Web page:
It is the very nature of advanced technologies to generate new centres of formal and actual power that elude democratic control and remain largely inaccessible to citizens (Somsen 2009). The result is precisely the types of power asymmetries that breed corporate and political authoritarianism and indifference to individuals’ lives.

Covid-19 provides new opportunities for governments and organisations to consolidate their power at the expense of citizens (Pila 2020).

The importance of civic engagement

Winner (1992) argued that, for a mix of intellectual and social reasons, the design and development of new technologies is an insufficiently democratic activity

The proposal for greater civic involvement in each is compelling given the interests and values at stake.

The second version of the Covid-19 app was developed with input from ‘diverse stakeholders’, including public health and data protection authorities, civil society organisations, and ‘volunteers who provided a patient and public point of view.’

By contrast, the development of version 1 was attributed to ‘a team of world-leading scientists and doctors’, drawing ‘on expertise from across the UK government and industry’, and involving ‘experts from the National Cyber Security Centre

Questions that require a different kind of expertise, and wider opportunities for public involvement in social choices regarding technologies


Brexit precluded the app from becoming internationally interoperable As the European commission decided to copy all the data across borders rather than interoperate in a more minimalist way (like we suggested).

Because they are paranoid this might be personal data, or health data, (even though there is a strong argument that it isn’t based on its technical characteristics and inability to identify people) then they did not establish the interoperability agreement through their “gateway” with the United Kingdom. They also did not with Switzerland for the same reason. 

Artificial Intelligence and Intellectual Property: The View of The British and Irish Law, Education and Technology Association (BILETA)

Between September and November 2020, the UK Intellectual Property Office (UKIPO) ran a consultation about the implications Artificial Intelligence (AI) may have for Intellectual Property (IP) policy, as well as the impact IP may have for AI.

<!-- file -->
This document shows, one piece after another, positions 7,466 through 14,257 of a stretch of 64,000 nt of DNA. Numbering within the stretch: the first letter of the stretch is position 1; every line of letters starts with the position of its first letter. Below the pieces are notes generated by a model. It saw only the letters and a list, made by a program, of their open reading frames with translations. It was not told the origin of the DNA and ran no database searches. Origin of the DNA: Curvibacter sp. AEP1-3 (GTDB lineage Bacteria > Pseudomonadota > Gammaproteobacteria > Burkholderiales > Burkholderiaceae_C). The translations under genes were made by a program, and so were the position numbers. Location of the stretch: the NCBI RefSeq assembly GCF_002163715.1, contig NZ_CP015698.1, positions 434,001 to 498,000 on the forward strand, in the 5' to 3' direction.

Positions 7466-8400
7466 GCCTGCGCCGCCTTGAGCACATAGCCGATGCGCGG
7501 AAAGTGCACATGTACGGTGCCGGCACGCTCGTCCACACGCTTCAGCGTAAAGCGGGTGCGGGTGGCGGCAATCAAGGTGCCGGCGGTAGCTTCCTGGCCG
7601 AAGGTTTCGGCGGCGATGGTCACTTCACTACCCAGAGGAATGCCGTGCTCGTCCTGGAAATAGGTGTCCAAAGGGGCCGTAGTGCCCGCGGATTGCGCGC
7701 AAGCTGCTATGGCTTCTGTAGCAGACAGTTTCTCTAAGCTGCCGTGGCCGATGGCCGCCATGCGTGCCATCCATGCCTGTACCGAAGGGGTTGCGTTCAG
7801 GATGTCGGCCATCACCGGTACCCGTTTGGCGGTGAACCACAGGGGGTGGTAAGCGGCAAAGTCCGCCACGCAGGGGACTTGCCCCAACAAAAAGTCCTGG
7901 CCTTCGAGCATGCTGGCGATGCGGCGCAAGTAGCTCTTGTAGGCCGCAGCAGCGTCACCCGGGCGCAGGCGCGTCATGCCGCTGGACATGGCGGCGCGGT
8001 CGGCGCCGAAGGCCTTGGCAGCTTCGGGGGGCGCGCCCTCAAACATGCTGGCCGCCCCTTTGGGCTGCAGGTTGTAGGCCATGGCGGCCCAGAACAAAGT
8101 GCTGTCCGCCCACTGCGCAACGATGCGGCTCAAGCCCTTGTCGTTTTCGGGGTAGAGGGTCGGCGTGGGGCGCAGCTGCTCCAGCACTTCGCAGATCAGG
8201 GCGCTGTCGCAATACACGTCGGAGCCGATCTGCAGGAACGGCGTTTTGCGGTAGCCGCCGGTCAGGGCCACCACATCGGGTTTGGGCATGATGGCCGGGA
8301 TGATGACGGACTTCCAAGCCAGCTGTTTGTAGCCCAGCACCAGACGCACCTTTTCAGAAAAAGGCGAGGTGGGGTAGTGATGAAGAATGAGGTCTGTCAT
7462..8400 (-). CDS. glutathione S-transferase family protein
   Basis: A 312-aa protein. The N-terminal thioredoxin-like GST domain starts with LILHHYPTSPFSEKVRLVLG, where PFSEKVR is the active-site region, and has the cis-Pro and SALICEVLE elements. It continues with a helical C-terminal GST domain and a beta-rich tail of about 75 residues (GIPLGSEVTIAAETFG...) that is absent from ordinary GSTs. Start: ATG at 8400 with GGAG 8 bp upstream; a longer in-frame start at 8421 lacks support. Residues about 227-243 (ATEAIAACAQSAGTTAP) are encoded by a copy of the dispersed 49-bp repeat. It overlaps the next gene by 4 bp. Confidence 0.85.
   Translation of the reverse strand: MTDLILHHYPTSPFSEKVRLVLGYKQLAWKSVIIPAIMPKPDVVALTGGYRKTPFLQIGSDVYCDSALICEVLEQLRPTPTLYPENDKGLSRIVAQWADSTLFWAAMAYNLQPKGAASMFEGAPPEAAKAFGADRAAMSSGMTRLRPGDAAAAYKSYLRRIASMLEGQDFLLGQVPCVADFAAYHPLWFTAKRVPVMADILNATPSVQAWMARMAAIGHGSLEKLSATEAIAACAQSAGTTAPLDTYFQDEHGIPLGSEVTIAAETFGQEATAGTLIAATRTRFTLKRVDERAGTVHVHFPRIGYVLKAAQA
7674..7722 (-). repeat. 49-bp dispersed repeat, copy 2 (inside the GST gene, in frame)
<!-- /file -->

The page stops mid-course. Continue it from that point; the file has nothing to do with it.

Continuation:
This response was prepared on behalf of the British and Irish Law Education and Technology Association (BILETA) by Prof Dinusha Mendis, Dr Felipe Romero-Moreno, Dr Hiroko Onishi, and myself.

BILETA was formed in April 1986 to promote, develop and communicate high-quality research and knowledge on technology law and policy to organisations, governments, professionals, students and the public.

This submission focuses on the maincopyright and trade mark issues in AI.

You may download our submission here.

Countering the Platformization of Education

On 17 December 2020, I will present “Countering the Platformization of Education” with Rossana Ducato at Shifting education from classrooms to online platforms – smooth as silk? a virtual event organised by Legal Hackers Luxembourg

Due to the spread of Covid-19 in the first months of 2020, the activities of most universities and schools across Europe had to migrate online. This rapid shift towards online education has been characterized by the use of third-party service providers (like Zoom, MS Teams, Skype, etc.).

The “platformization” of education, however, raises many concerns about copyright and data protection.

18.00 – 18.15: opening by Chris Pinchen (Bee Secure ambassador and organizer of the Privacy Salon)
18.15 – 19.00: “Countering the Platformization of Education” by Rossana Ducato (University of Aberdeen) and Guido Noto la Diega (University of Stirling)
19.00 – 19.30: online apéro

Registration and more information here

AI inventions, AI-assisted inventions, AI-generated inventions and patent law